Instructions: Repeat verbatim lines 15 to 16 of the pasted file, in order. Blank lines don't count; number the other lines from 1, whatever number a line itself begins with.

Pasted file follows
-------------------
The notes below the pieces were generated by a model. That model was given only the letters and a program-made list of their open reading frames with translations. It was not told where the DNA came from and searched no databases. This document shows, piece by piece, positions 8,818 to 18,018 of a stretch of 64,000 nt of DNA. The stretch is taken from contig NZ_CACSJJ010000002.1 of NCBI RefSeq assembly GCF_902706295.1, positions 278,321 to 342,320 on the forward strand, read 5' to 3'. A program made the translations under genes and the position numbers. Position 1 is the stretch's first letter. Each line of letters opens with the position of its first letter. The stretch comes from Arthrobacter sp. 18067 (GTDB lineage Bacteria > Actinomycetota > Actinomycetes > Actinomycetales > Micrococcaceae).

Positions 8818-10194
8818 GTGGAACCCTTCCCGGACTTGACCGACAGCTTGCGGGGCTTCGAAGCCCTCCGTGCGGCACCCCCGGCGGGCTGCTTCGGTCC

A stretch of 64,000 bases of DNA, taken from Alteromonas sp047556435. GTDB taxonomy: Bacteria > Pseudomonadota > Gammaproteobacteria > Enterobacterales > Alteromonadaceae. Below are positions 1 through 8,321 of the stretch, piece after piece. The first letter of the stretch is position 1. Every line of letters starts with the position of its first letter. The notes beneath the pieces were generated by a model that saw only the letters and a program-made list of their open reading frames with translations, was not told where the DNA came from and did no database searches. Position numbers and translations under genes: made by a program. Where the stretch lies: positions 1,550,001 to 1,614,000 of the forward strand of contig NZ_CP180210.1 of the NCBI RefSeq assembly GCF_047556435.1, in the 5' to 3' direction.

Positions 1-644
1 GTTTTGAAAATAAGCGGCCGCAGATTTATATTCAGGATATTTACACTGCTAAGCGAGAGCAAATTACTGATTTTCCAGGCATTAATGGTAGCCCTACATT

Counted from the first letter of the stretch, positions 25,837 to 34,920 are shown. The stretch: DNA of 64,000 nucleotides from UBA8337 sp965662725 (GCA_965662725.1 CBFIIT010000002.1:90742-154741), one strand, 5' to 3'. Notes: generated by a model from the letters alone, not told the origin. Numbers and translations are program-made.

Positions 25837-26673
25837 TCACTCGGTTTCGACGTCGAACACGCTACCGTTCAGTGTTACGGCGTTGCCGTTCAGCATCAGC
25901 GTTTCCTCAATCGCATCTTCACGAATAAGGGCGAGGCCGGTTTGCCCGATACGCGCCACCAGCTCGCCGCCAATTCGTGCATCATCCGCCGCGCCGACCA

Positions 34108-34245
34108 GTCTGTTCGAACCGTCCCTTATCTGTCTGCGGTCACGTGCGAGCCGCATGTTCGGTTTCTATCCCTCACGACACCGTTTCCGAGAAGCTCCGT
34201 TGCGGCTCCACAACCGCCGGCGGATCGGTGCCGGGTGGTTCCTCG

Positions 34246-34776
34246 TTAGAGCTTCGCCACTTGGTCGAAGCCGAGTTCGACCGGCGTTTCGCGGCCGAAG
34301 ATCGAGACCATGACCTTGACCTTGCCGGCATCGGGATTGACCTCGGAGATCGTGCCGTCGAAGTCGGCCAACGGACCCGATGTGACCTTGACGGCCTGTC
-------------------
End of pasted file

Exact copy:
34246 TTAGAGCTTCGCCACTTGGTCGAAGCCGAGTTCGACCGGCGTTTCGCGGCCGAAG
34301 ATCGAGACCATGACCTTGACCTTGCCGGCATCGGGATTGACCTCGGAGATCGTGCCGTCGAAGTCGGCCAACGGACCCGATGTGACCTTGACGGCCTGTC